The U.S. Attorney’s Office in Vermont has dismissed a two-count indictment against a Jeffersonville resident, who was found with 16 firearms, including several high-powered assault rifles in January 2020.
The Bureau of Alcohol, Tobacco, Firearms and Explosives initially arrested Christopher M. Mesick, 39, on charges of being both a convicted felon and a drug user who was found in illegal possession of firearms, records show.
The ATF also found 400 pounds of ammunition and a large bag of marijuana at the Mesick home, the ATF said.
The defendant, who won a Purple Heart while serving as a gunner during combat in Iraq with the U.S. Army, has subsequently transitioned and changed her name to Tovi Rose Mesick in September 2020.
Mesick also petitioned federal court in December 2020 to change the name of the criminal case to reflect her new name.
Assistant U.S. Attorney Michael P. Drescher, who took over the case recently, said during a hearing in U.S. District Court on Monday that the prosecution thought it could have trouble showing Mesick had knowledge of both crimes due to circumstances.
Mesick, who had denied both felony charges, was due for a jury trial this fall. Senior Judge William K. Sessions III denied a defense request in June for suppression of both evidence during the search and for statements Mesick made to investigators.
Some of the firearms were found under floorboards in a bedroom in the two-story home at 127 Main Street near the town elementary school. The school was alerted ahead as the ATF and state police conducted a court-ordered search on Jan. 13, 2020. In the end, seven pistols, five rifles and four shotguns were seized, the ATF said.
Mesick was on state probation for aggravated assault with a firearm by allegedly pointing it at a victim in Burlington in September 2017, records show. It came one month after a gross operation of a motorcycle case for a chase through several towns in Franklin and Chittenden counties.
Mesick also has a previous arrest for aggravated assault dropped by the Chittenden County State’s Attorney’s Office.
Chittenden County prosecutors had Mesick plead guilty to the gun assault, but offered a deferred sentence that allowed for the conviction to be eliminated by staying out of trouble for 5 years.
Drescher said the government was told that Mesick believed that possession of firearms was legal because the aggravated assault with a firearm conviction would be wiped off the defendant’s criminal record.
Assistant federal defender David McColgin said in court papers his client has maintained the state defense lawyer in the gun case, Jasdeep Pannu, said it was acceptable to possess firearms because the record would be eliminated.
Drescher said the defense also maintained Mesick thought possession of marijuana was legal because Vermont had relaxed its drug law. Drescher said it was still illegal under federal law, but the conflict could lead to confusion by the jury.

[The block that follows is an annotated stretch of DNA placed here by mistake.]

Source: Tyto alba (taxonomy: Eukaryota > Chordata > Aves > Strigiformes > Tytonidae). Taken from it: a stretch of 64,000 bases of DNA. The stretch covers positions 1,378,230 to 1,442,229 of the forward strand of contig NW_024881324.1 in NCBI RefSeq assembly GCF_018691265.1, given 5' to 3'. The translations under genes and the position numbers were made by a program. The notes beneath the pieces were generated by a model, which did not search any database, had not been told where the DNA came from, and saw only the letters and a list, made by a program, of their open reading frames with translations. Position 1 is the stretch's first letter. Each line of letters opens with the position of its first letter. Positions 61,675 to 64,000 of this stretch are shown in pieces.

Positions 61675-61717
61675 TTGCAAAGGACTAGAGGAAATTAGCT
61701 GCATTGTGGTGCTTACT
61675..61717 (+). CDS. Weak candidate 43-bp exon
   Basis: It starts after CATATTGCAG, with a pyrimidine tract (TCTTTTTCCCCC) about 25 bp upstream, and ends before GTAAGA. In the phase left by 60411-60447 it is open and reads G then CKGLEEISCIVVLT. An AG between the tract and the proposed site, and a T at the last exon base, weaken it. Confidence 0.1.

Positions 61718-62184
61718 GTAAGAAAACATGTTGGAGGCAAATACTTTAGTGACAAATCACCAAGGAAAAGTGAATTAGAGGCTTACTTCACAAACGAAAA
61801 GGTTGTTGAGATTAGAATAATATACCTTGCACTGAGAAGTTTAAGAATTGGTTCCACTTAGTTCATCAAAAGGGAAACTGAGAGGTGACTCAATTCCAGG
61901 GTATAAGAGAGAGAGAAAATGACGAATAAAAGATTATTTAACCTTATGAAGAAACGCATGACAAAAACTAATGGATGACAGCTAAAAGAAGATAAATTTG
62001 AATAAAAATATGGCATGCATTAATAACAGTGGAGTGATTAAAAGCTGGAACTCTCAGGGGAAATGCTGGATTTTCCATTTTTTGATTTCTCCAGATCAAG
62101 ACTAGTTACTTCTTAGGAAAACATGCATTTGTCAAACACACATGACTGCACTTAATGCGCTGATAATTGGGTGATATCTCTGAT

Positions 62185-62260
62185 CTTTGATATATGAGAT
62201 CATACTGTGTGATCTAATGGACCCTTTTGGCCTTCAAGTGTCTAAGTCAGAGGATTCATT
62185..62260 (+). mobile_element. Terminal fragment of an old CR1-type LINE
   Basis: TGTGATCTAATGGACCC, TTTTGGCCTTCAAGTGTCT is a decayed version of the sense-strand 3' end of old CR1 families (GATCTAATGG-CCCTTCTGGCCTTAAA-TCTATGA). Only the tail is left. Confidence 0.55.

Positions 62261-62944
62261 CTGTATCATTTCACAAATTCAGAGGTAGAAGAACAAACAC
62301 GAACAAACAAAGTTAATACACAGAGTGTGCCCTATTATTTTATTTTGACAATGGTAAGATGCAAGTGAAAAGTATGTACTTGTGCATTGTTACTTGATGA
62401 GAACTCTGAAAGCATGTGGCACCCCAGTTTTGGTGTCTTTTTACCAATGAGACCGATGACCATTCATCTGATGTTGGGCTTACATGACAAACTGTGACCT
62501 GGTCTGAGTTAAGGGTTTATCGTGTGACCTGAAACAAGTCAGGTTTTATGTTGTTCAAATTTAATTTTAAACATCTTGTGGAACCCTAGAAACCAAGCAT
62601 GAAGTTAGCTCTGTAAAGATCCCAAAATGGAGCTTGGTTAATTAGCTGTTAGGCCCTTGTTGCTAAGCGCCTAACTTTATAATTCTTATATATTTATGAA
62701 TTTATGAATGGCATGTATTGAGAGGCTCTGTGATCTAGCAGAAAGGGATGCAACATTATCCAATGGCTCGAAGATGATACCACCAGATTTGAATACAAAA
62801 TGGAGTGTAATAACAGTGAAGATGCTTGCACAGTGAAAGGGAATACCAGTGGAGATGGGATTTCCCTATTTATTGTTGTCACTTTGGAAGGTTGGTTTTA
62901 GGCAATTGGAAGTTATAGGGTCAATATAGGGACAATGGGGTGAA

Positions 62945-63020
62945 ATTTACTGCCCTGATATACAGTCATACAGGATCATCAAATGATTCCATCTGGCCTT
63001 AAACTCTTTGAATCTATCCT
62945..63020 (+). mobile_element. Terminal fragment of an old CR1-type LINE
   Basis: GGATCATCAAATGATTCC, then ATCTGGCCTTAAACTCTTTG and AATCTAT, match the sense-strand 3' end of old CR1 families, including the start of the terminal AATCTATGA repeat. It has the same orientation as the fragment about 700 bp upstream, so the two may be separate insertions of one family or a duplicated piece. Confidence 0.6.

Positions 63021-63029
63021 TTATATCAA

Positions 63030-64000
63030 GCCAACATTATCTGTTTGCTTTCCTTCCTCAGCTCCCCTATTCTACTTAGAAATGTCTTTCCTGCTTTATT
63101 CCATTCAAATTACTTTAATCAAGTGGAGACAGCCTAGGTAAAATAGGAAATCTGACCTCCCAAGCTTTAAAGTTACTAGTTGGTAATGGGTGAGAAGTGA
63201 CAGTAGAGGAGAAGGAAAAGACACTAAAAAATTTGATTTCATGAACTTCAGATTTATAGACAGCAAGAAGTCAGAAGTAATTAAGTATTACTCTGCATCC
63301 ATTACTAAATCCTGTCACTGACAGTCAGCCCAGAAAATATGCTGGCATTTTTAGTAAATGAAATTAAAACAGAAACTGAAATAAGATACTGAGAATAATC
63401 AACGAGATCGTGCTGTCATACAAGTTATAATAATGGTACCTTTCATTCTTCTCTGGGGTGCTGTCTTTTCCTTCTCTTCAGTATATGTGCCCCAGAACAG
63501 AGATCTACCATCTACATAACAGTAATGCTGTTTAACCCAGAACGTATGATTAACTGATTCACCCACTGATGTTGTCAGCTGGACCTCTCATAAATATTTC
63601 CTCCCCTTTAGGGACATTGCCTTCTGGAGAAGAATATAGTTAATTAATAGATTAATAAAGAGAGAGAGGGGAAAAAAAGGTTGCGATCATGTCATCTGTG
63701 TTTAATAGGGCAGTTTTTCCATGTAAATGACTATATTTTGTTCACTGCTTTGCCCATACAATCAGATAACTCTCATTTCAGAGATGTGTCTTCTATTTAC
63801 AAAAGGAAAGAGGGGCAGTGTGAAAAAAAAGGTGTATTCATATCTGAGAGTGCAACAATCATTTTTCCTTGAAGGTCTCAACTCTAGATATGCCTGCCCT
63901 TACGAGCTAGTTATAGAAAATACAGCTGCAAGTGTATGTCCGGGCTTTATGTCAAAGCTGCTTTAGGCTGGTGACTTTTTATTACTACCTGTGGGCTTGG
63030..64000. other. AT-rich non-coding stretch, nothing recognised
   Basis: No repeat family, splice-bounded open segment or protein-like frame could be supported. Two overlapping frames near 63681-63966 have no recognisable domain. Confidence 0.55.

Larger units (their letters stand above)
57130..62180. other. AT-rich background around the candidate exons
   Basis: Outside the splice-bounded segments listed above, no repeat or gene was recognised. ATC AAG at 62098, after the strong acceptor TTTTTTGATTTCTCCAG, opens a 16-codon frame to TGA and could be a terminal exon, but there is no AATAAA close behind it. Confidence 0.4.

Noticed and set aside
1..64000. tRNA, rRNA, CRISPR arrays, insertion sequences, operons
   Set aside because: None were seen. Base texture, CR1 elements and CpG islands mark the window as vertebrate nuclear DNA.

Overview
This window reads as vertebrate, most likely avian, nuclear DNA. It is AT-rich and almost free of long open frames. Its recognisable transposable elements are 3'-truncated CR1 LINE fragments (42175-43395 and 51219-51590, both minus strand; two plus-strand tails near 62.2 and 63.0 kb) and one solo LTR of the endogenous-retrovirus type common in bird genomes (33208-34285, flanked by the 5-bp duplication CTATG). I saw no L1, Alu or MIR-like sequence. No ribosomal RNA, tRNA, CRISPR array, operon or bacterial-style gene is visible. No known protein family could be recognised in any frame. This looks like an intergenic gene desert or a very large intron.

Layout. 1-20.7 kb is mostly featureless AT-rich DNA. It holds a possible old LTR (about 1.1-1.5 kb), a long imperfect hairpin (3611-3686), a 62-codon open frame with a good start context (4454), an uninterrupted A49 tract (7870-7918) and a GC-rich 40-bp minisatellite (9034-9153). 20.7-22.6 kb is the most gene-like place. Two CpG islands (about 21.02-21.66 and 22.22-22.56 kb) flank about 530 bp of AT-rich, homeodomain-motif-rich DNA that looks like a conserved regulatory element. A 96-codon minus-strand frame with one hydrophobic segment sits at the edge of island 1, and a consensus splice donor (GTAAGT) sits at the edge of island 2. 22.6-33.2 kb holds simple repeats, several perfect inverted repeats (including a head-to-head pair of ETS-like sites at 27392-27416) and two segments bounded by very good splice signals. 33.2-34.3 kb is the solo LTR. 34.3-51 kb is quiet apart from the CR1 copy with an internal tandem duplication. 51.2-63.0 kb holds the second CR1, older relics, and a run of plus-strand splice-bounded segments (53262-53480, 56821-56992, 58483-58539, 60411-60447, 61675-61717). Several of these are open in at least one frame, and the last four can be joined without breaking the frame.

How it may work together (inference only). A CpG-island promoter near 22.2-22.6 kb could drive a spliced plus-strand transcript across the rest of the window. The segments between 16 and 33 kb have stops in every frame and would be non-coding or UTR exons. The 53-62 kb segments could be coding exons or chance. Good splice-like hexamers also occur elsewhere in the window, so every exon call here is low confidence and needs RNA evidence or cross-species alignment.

He said those issues led to the decision not to pursue the two felony charges at this time. Drescher noted Mesick will remain on state probation until September 2022.
The federal counts were dismissed without prejudice, meaning charges can be refiled if new evidence comes to light.
McColgin has said Mesick served in the military from 1999 to 2009, including a deployment to Iraq from 2005-2006 and won multiple service-related awards. Mesick had more than 150 missions as a gunner with the Army National Guard, McColgin said.
Mesick said she got blown up three times. After the third, she was awarded the Purple Heart, Mesick said.
McColgin said Mesick suffered a traumatic brain injury.
After Mesick’s arrest by ATF in January 2020, then-Magistrate Judge John M. Conroy ordered the defendant held as a danger to the community.
During the detention hearing in January 2020, assistant U.S. attorney Wendy Fuller noted Mesick said, “I’m going to shoot you,” when pointing a gun at another person in the Burlington assault case two years earlier. She said when police responded, Mesick resisted arrest.
McColgin, about six months after the federal arrest, rolled out a more comprehensive drug and mental health release plan that Conroy accepted.
The plan started with a 28-day drug abuse treatment program at the Farnham Center in Manchester, N.H. The second stop was a three-month program known as Domiciliary at the Bedford, Mass., Veterans Administration Medical Center. It is designed to address alcohol and post-traumatic stress disorder, McColgin said.
After the four months of treatment, Mesick would be allowed to return home to Jeffersonville and the Veterans Administration would help with medical, mental health and addiction treatment, McColgin explained.
Vermont State Police responded to Mesick’s residence to conduct a welfare check on Jan. 5, 2020, ATF Special Agent Tam Vieth said in a court affidavit. He said police found Mesick unsteady on her feet, with slurring speech and making threats toward state troopers,
During the interaction with Mesick, one state trooper noticed four rifles in the living room and three were AR-15 style rifles with bayonets, Vieth said. One had a 50-round drum magazine inserted, the agent wrote.
The troopers subsequently applied for a state search warrant and investigators found the 16 firearms along with several cases of ammunition and a few ounces of marijuana in plain view, Vieth said.
During a police interview Mesick acknowledged a previous felony conviction for aggravated assault, but because she received a deferred sentence on the conviction, Mesick thought she was allowed to possess firearms, Vieth wrote at the time.